Yersinia pestis: microevolution and origin Alexandre Yersin is credited with isolating the causative agent for plague (his namesake, Yersinia pestis) in 1894 (Perry and Fetherston 1997). As the announcement of the discovery was being made, the third pandemic of plague, this time originating in China and spreading along shipping routes that intersected Hong Kong, was underway (Achtman et al. 1999). The death toll from plague, at least during recorded history, has been estimated at approx. 200 million (Perry and Fetherston 1997). A large proportion of these fatalities occurred during the three pandemics that swept through different portions of the known world: (i) the Justinian plague from 541 to 544 ad in the Mediterranean basin, Mediterranean Europe, and the Middle East;

(ii) the European Black Death from 1347 to 1351 ad (followed by epidemic cycles until the nineteenth century); and (iii) the pandemic begun in the Yunnan province of China around 1855 that subsequently spread via steamship routes to Africa, Australia, Europe, Hawaii, India, Japan, the Middle East, the Philippines, North America, and South America (Perry and Fetherston 1997). Significantly, Y. pestis is now well defined as a derivative of the rarely lethal, enteric bacterial species Yersinia pseudotuberculosis (Achtman et al. 1999, 2004; Parkhill et al. 2001; Chain et al. 2004). In the context of this book, the question we need to ask is, did genetic transfer play a role in the evolution of this pathogen? More specifically, did genetic transfer result in the origin of adaptations necessary for the ecological shift from a gastrointestinal bacterial species, transferred through contaminated food and water, into a 'systemic invasive infectious' disease-causing pathogen (Parkhill et al. 2001) transferred either sub-cutaneously by an insect intermediate or through the air by infected humans? These questions are now answerable using data from studies of both the population genetic structure and genomic constitution of Y. pestis and its congeners (Achtman et al. 1999, 2004; Parkhill et al. 2001; Chain et al. 2004).

Achtman and his colleagues carried out two genetic surveys (Achtman et al. 1999, 2004) to define microevolutionary patterns within Y. pestis. In the first of these they estimated the population genetic structure of three Yersinia species (Y. pestis, Y. pseudotuberculosis, Y. enterocolitica) by collecting (i) partial sequence data from six genes (dmsA, glnA, manB, thrA, tmk, trpE) and (ii) RFLP data using the insertion element IS100 as a probe. The gene sequence information was collected for worldwide samples of Y. pestis (36 strains), Y. pseudotuberculosis (12 strains), and Y. enterocolitica (13 strains). The RFLP data were collected from 49 strains, representing three biotypes (i.e. biovars) of Y. pestis. Though no differences were detected in their virulence or pathology in humans or other animal hosts, these biovars had been defined previously by their ability to convert nitrate to nitrite and to ferment glycerol (Perry and Fetherston 1997). The RFLP data allowed an assessment of microevolu-tionary patterns, independent of phenotype, within Y. pestis (Achtman et al. 1999). The conclusions from this first analysis were summarized by the title of the paper containing these data, 'Yersinia pestis, the cause of plague, is a recently emerged clone of Yersinia pseudotuberculosis' (Achtman et al. 1999). It was thus found that the plague bacteria differed little in sequence variation from either of its congeners and, in particular, was highly similar to Y. pseudotuberculosis. This study did however detect molecular variation that clustered the three biovars into separate clades.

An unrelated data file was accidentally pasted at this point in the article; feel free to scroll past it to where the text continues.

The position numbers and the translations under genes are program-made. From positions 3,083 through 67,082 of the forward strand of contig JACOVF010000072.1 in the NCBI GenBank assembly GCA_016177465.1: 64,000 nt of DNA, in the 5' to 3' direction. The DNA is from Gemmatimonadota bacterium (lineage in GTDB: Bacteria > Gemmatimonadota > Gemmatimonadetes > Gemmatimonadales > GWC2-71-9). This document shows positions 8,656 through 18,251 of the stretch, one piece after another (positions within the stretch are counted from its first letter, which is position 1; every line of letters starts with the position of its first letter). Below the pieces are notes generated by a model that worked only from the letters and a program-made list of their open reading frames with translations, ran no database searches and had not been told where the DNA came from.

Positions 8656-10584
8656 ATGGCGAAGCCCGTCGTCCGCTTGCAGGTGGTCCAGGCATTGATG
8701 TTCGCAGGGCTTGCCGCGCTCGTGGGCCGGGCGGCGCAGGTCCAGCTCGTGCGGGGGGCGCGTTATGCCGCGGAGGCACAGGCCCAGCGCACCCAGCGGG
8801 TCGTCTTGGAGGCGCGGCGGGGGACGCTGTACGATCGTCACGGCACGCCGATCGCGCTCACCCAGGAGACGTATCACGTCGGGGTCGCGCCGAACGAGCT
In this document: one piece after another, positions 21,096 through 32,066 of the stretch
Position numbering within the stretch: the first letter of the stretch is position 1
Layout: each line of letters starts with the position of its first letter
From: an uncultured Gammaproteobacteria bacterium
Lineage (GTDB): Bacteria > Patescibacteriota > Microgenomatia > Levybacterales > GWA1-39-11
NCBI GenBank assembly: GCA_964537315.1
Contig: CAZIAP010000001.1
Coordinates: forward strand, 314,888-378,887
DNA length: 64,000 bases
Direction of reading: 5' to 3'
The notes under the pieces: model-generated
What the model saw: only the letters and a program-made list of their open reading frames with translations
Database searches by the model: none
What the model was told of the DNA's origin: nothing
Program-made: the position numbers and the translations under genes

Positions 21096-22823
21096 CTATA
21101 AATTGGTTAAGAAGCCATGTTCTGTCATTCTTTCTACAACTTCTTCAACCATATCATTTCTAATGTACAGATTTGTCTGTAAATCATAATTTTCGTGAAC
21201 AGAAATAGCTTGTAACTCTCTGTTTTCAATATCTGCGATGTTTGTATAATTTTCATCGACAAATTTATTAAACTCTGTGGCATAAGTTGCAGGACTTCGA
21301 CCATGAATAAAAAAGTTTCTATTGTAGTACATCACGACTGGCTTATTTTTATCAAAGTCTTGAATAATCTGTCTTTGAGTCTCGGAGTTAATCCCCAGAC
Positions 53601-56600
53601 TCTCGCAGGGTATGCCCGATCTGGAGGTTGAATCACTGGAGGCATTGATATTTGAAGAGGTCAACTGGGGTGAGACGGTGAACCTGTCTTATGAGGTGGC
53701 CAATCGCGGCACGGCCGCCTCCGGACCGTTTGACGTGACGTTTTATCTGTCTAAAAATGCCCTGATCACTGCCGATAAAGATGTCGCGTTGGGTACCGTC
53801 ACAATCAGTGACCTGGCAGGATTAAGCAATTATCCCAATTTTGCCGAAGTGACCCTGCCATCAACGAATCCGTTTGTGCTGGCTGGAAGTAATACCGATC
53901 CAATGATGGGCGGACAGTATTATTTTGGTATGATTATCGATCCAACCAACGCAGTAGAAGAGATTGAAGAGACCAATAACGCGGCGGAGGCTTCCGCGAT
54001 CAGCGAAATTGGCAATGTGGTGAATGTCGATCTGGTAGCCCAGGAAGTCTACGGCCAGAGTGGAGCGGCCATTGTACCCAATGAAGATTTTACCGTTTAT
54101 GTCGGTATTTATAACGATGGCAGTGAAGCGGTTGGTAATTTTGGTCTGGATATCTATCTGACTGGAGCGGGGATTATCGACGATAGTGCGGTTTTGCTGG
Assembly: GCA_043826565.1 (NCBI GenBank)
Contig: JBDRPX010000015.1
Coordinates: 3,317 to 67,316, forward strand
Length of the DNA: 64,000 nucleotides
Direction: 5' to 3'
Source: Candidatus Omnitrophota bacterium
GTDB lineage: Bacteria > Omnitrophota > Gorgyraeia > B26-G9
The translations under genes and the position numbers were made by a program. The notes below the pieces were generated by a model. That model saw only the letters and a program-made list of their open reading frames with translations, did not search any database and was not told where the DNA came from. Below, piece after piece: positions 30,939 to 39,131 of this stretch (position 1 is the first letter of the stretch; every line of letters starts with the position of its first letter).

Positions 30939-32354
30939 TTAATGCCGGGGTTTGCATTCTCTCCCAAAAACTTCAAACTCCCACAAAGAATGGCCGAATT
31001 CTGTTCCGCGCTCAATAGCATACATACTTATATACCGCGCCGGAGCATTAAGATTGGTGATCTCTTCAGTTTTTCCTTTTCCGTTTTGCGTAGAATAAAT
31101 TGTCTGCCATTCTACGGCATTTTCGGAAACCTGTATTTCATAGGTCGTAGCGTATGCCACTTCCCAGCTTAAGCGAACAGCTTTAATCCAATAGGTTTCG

The second analysis of Y. pestis population genetic structure also defined microevolution-ary/population genetic structure within and among the strains sampled (Achtman et al. 2004). However, this analysis did not find reciprocal monophyly for the various biovars. Instead geographic origin of the samples was a better predictor of phylogenetic patterning. This study did define the time of origin for the Y. pestis lineage as being c.10 000-13 000 years before present (YBP), with a cladogenetic event occurring some 6500 YBP giving rise to strains more commonly associated with human populations (Achtman et al. 2004).